All engineered structures (buildings, bridges, cars, airplanes and bicycles, to name a few) have a natual harmonic frequency, just like a tuning fork. Most complex structures have some natural damping due to the construction techniques and materials. However, under the right conditions with a bike, an external stimulation creates vibration at the natural harmonic frequency and SPEED WOBBLE occurs.

A particularly graphic example of this dynamic resonant vibration is the Tacoma Narrows Bridge which self destructed when wind induced oscillation stimulated vibration at the natural harmonic frequency. No damping was provided and the bridge deck twisted and heaved 12 - 20 feet until it fell into the river.

With a bike, the external stimulus is probably pavement unevenness. No meaningful damping is naturally present in a bike (like a tuning fork). The speed wobble can be aggrevated by poorly adjusted components which give the bike more freedom to vibrate at greater amplitudes (e.g. a loose headset will allow more fork movement.)

Changing position on a bike changes weight distribution which might change the forces on the frame to the point that the speed wobble will stop. However, I am skeptical of the effacacy of this response, alone. The frame vibrates so fast under you that your weight does not follow the oscillations so weight shift is unlikely to be very benefical.

Braking is sensible because is slows you down in a dangerous situation. It may provide damping of the vibrations which is also a good thing.

Either clamping the top tube between your knees or pressing one thigh firmly against the top tube is the single most effective response to speed wobble. This provides meaningful and rapid damping of the vibrations and will return you to the world of stability.

Check the bike and components for tightness and proper adjustment as others have said and remember that your leg(s) is(are) your best friends when speed wobble occurs.
 

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Isn't your new Frame is higher & shorter than your old one? Weight distribution may be an issue particularly as you say the wobble was front ended. You may need to get low and stretched when decending.

Regarding the " Death grip" I have experience of this ( as any of my club mate will testify).
Anyone doubting this is a real cause only need to try this experiment. Ride on a quiet flat
road at about 15 miles an hour. Put the " Grip of Death" on the bars and push down ( lock your arms). Any bike will begin to wobble almost instantly. If you lock one arm and push the bars away you turn in that direction - agreed? Well when you lock both arms and push your bike wants to turn both ways and begins to wobble.
Its interesting how many people who report wobbles also report a scare or tense moment ( i.e the poster who had a truck pass closely...) I had experiences of wobbles on different bikes for several months ( I came very close to giving up the bike)until it was pointed out to me that I was locking my arms. Once I allowed my arms to "pivot" at the elbows the wobbles went away and have not come back.
 

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To rebuild your confidence, try to make it happen again. One way is to employ the "death grip" on a descent in an attempt to make the bike shimmy. Then try realeasing your grip, yeah I know, it takes a leap of faith. Have one leg (or both) ready to press against your top tube, and remember to drop one pedal with force. Do all these after your grip release. I think you will find the source and more importantly the cure for the problem. It has been my experience that a slight bump, even a small pebble ( though not always) introduces the shimmy, usually at around the same speed. Each bike/rider combo seems to have a speed where this can occur. It really helps to know how to overcome the problem and it's a great confidence booster. My own experience demonstrated that the "death grip" was the primary cause of the increasing violence of the shimmy. YMMV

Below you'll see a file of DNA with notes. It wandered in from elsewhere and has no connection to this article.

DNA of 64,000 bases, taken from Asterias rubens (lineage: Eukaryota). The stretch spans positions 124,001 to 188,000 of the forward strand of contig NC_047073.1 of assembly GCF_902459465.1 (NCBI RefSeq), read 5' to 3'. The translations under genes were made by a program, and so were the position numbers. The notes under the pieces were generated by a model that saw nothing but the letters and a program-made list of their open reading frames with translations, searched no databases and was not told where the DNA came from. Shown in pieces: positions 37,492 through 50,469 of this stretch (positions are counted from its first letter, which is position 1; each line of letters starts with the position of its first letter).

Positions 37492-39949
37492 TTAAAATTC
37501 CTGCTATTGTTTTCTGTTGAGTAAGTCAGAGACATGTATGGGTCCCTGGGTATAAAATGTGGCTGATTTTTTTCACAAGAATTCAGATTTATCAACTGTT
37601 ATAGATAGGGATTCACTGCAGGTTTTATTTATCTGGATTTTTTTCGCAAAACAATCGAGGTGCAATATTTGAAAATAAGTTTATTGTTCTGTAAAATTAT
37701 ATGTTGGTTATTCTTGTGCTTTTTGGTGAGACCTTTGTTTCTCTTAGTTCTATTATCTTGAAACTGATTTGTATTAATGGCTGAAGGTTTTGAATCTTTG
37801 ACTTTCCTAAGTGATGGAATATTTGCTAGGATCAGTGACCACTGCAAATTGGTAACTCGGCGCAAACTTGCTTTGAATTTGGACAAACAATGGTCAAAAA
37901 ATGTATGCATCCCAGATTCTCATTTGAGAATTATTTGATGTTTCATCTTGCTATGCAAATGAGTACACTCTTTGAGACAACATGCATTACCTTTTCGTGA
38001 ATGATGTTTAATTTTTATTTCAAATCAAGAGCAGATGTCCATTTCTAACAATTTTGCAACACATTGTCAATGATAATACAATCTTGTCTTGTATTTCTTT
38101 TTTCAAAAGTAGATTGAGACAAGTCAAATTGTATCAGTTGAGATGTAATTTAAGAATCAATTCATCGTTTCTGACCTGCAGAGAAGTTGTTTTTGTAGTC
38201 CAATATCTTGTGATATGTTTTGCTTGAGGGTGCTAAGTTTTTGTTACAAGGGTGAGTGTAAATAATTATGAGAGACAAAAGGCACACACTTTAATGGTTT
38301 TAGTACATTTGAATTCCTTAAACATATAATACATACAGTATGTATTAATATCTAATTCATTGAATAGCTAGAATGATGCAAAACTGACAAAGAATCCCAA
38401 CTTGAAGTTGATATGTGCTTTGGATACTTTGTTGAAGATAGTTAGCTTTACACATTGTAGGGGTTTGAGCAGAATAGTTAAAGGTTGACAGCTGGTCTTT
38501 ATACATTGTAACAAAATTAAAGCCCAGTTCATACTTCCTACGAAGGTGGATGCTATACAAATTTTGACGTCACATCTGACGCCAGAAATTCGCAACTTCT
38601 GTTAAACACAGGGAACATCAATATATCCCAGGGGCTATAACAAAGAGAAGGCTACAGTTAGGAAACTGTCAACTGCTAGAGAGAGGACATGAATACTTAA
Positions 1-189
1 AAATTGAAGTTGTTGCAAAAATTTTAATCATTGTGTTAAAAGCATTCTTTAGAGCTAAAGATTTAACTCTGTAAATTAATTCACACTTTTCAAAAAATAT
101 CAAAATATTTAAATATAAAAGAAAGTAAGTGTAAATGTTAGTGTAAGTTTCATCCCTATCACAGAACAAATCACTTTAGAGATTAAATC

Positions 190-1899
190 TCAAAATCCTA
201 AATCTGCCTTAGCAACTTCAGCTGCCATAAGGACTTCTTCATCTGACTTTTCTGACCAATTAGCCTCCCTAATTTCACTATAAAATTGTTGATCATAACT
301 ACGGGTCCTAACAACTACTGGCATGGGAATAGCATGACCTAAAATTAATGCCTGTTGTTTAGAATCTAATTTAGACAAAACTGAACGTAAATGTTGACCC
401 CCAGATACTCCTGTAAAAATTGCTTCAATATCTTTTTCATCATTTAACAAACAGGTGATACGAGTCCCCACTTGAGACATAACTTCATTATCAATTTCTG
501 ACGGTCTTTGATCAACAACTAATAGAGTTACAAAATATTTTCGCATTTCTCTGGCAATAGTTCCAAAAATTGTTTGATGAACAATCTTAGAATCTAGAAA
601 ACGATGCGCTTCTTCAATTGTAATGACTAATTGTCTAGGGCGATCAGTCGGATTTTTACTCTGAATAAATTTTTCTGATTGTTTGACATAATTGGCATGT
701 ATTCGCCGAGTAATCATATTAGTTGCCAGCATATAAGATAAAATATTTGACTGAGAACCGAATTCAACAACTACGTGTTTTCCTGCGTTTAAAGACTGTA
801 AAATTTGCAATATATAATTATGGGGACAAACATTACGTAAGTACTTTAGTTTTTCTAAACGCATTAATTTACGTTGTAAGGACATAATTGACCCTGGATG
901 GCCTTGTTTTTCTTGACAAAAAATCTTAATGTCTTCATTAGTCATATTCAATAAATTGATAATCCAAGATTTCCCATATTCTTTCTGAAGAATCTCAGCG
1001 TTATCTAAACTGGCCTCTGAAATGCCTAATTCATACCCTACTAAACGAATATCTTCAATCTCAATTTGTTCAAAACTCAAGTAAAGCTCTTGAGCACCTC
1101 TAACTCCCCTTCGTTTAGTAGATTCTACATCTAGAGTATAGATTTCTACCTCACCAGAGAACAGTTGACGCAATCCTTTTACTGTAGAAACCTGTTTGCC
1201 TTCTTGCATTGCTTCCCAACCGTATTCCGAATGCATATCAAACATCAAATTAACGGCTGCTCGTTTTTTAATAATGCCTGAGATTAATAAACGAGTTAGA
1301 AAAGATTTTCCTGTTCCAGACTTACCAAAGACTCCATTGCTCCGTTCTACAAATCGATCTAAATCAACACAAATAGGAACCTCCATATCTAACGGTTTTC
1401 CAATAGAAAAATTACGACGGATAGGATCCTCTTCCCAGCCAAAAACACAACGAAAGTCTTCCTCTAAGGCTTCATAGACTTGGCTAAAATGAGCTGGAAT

Birddog.
 

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KeeponTrekkin said:
All engineered structures (buildings, bridges, cars, airplanes and bicycles, to name a few) have a natual harmonic frequency, just like a tuning fork. Most complex structures have some natural damping due to the construction techniques and materials. However, under the right conditions with a bike, an external stimulation creates vibration at the natural harmonic frequency and SPEED WOBBLE occurs.
(snip)
With a bike, the external stimulus is probably pavement unevenness. No meaningful damping is naturally present in a bike (like a tuning fork).


This is actually one arguement for carbon frames which I rarely see bike manufacturers touting:

all things being equal (which they never are, but bear with me), composites have a lower "Q" than metals. This is not the same as "Q Factor", the distance between a bike's pedals; "Q" in this case refers to how pronounced a resonant frequency is...technically it is defined as the frequency of a resonant peak divided by the bandwidth of that peak.

Having a lower "Q" basically means the material is more inert; it is less likely to be excited into self-oscillation because the amplitude of its resonant frequency is not significantly higher than any other frequencies. In a sense, carbon is self-damping, because it's "frequency response" is far flatter than a more resonant metal.

This is one reason carbon fiber gets used in some stringed instrument designs: Having a flatter resonance profile allows the natural sonority of the vibrating strings to be unimpeded by acoustic peaks or dips in the supporting material's response.

Which is not to say that an all-carbon bike won't or can't exhibit shimmy, but I would expect them to be less likely to exhibit that problem. (At least I hope so, since I just bought a carbon bike!)
 

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Discussion Starter · #19 ·
Thank You

Thank you all very much for all of the input.
As scary as it sounds I like the idea of trying to recreate the wobble, and then implementing the techniques described to steady the bike again. This way if and/or when this ever happens again, I can respond to it and not let it slow me down in the future.
I also talked to my mechanic today and I'll be taking the bike to him tomorrow just in case.
To answer a few of the questions:

The bike itself is only about 1 month old... I've barely put 200 miles on it so far.
The wheelset is Ksyrium Elite
The only other thing that I changed on the bike was new tires Vredestine Fortezza SE... which I've run on my aluminum bike for the past 2 years w/ no issues.

I hope to get this sorted out with changing my grip as well as recreating the wobble and using the fix... I love this new Cdale... it's fast soaks up nearly all of the road vibrations and is a pleasure to ride.